Students may not often think to ask how we get the theories, information, and analyses that we teach. It is often helpful to invite them to think about how one gathers and forms the knowledge of the New Testament they are learning. Basically, there are two sources: archeological and literary. These sources of knowledge have developed into distinct fields with quite specific methodologies. In this exercise, students can practice one methodology that scholars apply to the New Testament in order to write textbooks. In other words, even in the Humanities we have lab work! In New Testament “lab work,” we employ literary tools, rhetorical analysis, hypothetical source theories, and models of oral and written textual transmission; these are our microscopes, periodic tables, and Bunsen burners. The dual concepts of observation and hypothesis are fundamental to any scientific work, including New Testament study. This exercise invites students to try biblical lab work.

Creating an Argument Paper from Redaction Observations

2. To take the redaction exercise a bit further and to help students develop the skills of writing an argument paper, ask students to write a sentence that states one of the patterns they have seen in their collective observations. For example, “Matthew doubles the number of people in the Mark healings.” The statement should be specific and contain some detail of the pattern. From one of these statements, you can help students shape a “thesis” by asking what effect this pattern has on the reader or on the narrative. For example, “Matthew doubles the number of people in Mark’s healing stories in order to show Jesus’ divine power.” At this point, the students can return to their groups armed with the observations on the board and a statement about a pattern or a thesis (statement + effect) for an argument. Their task now, in their groups, is to outline an argument paper using the thesis, the observations, and citing specific textual points as supporting evidence.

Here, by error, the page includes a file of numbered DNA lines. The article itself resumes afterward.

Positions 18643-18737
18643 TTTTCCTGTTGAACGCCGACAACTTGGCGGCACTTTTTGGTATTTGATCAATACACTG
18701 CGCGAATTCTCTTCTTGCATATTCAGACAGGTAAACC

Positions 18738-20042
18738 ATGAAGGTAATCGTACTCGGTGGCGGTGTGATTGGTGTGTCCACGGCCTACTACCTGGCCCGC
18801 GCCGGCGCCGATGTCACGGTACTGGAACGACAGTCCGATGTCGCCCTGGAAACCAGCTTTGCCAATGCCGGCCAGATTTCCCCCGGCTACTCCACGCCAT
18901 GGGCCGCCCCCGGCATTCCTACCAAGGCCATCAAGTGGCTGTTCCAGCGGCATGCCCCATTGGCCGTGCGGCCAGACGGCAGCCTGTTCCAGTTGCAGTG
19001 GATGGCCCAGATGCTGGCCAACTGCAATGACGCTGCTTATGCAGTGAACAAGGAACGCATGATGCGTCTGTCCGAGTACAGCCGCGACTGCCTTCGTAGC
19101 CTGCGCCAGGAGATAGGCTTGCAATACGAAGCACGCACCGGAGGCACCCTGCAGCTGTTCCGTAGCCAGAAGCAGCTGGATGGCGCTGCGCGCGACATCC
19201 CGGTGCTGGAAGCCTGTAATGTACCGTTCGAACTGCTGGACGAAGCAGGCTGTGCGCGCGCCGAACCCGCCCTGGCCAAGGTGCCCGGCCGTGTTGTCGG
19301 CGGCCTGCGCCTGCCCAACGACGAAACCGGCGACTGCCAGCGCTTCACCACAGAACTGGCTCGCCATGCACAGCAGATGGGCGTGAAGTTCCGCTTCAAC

Consider using this exercise in class with Matthew and then assign a short argument paper or argument outline when you assign Luke.

Rationale

Writing clear argument papers (organizing observations and evidence in support of a thesis statement) is a critical skill in any field: law, criminal justice, English, homiletics, physics, philosophy. In biblical studies, or textual study, the steps are few and concrete. Walking students through the steps by having the class write an argument paper together demonstrates how to proceed through the steps and what questions to ask at each point. Students can then try constructing an argument on their own and develop more advanced questions and rhetorical forms for their arguments.

Jesus and Torah in Matthew

3. The author of Matthew is a Jewish scholar, or at least is quite knowledgeable of Jewish scriptures. He not only cites scripture to show how Jesus “fulfills” Torah, the prophets, and writings, he also shapes Jesus’ story along the narrative lines of prominent scriptural figures such as Moses. Two related exercises show students how Matthew adapts the narrative framework from Exodus to present Jesus as a new and better Moses.